All That Glitters: A Tale of Sex, Drugs and Hollywood Dreams
An interview with author Liza Trevino
Liza Treviño hails from Texas, spending many of her formative years on the I-35 corridor of San Antonio, Austin and Dallas. In pursuit of adventure and a Ph.D., Liza moved to Los Angeles where she compiled a collection of short-term, low-level Hollywood jobs like script girl, producer assistant and production assistant. Her time as a Hollywood Jane-of-all-trades gave her an insider's view to a world most only see from the outside, providing the inspiration for creating a new breed of Latina heroine. Visit her at lizatrevino.com.
Published on LatinoLA: March 23, 2017
Mayra Calvani (M.C.): Please tell us about All That Glitters: A Tale of Sex, Drugs and Hollywood Dreams, and what compelled you to write it.
Liza Treviño (L.T.): All That Glitters is a women's fiction novel that has glamour, Hollywood and some romance mixed in for good measure. I've always been a reader and a writer, since I was a kid. I loved – love – all kinds of genres: horror, suspense, romance, but Jackie Collins, in particular, always held a special place in my heart. I adore her work and all Hollywood fiction. I gobbled it up when I was a teenager.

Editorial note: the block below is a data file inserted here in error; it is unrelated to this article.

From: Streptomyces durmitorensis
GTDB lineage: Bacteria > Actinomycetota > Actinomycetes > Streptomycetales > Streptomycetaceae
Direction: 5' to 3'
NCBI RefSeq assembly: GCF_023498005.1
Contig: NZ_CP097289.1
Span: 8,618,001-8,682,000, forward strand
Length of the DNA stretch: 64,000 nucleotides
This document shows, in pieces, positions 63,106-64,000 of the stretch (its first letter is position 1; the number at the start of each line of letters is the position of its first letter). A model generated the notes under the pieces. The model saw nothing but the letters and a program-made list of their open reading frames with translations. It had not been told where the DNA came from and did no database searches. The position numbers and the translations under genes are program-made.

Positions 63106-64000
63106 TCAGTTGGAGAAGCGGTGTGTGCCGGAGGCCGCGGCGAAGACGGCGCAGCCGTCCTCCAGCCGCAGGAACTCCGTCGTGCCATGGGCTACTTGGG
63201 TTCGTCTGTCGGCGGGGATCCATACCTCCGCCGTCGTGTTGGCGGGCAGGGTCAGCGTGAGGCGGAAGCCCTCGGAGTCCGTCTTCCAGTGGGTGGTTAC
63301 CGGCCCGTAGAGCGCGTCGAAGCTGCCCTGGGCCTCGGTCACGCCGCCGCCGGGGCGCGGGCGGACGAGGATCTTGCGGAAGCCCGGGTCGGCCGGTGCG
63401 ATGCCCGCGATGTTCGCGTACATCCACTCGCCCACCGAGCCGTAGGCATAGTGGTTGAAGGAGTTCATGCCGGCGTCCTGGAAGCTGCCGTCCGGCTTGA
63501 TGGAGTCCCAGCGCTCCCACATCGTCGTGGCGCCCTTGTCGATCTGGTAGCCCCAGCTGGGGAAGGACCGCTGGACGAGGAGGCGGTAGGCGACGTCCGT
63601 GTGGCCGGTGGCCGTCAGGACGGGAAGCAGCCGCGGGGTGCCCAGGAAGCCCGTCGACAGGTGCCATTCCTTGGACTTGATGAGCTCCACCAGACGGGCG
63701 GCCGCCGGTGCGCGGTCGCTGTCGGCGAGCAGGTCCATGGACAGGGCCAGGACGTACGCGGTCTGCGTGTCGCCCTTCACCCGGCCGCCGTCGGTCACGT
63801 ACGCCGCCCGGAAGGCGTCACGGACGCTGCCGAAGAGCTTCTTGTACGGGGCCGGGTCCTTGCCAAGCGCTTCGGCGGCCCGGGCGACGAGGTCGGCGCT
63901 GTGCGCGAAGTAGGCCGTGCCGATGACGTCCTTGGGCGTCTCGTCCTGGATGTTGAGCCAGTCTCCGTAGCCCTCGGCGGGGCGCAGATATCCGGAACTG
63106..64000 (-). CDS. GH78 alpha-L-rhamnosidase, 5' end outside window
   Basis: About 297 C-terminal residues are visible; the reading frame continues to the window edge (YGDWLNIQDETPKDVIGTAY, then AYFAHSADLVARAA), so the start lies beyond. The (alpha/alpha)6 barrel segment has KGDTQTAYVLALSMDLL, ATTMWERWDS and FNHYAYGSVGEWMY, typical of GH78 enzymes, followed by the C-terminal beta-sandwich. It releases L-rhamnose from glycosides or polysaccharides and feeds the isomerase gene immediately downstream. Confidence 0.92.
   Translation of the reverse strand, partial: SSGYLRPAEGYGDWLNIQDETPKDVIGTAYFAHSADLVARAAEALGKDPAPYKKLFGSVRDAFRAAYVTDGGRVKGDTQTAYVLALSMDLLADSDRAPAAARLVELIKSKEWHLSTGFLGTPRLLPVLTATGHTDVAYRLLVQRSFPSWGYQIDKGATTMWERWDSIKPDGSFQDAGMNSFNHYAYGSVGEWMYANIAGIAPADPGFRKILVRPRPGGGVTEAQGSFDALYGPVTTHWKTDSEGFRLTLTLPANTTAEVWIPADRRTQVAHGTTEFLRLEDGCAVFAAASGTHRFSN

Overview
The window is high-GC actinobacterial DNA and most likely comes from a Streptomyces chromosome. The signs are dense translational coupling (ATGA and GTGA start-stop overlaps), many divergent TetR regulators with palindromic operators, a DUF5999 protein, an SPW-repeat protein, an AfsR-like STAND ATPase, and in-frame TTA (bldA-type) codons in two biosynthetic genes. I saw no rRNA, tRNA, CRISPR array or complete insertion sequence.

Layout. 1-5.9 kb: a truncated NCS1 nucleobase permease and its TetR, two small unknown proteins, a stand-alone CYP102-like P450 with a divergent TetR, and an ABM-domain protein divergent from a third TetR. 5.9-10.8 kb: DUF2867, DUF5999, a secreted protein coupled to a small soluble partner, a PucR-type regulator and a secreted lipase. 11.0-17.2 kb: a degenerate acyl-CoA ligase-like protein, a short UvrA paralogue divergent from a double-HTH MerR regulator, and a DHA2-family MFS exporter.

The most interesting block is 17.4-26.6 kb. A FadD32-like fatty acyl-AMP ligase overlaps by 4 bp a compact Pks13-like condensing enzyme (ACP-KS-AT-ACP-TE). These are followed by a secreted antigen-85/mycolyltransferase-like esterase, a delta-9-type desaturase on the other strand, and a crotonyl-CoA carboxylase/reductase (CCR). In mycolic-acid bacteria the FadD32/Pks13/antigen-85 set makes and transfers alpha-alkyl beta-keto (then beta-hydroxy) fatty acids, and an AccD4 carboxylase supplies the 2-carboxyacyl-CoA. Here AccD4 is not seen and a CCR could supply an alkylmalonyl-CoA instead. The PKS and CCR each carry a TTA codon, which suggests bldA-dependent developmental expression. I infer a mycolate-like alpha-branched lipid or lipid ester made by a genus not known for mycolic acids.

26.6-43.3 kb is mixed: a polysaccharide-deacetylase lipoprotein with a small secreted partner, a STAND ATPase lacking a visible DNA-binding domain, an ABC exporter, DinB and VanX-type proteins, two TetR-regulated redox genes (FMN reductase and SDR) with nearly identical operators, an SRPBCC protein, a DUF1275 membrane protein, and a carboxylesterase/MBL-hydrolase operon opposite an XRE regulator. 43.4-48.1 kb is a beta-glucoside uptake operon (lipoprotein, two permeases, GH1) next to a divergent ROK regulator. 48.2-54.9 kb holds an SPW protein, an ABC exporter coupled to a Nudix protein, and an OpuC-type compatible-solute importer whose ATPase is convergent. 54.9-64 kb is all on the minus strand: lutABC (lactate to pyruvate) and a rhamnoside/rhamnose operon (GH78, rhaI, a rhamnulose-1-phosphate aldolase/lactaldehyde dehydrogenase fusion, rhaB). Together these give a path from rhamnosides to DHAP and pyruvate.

Eventually, I was re-reading one of my favorites of hers while I was in grad school in Los Angeles, and it hit me. Where is a Latina Lucky Santangelo? I wanted to read about a badass character like Lucky Santangelo, but I wanted her to be Latina. And that's how it started for me. I began thinking about the popular stories I liked to read and decided I was going to create those kinds of stories but put a Latina at the center of the action. That's definitely something I wanted to read. I couldn't find it, so I started writing
M.C.: What is your book about?
L.Z.: It follows the rags-to-riches Hollywood journey of a creative, ambitious, street smart and gorgeous Latina who sets her sights on making it big in Hollywood as a writer and film director in the 1980s.
M.C.: What themes do you explore in All That Glitters?
L.Z.: I set out to write about relationships. There are three key relationships in the book, and each of the relationship highlights different but complimentary themes that overlap. Themes that include the redemptive nature of loyalty and friendship, the destructive power of giving into your worst impulses, facing your demons, learning to love yourself, self-acceptance and trust. But, I'm most intrigued by the idea of free will vs. fate.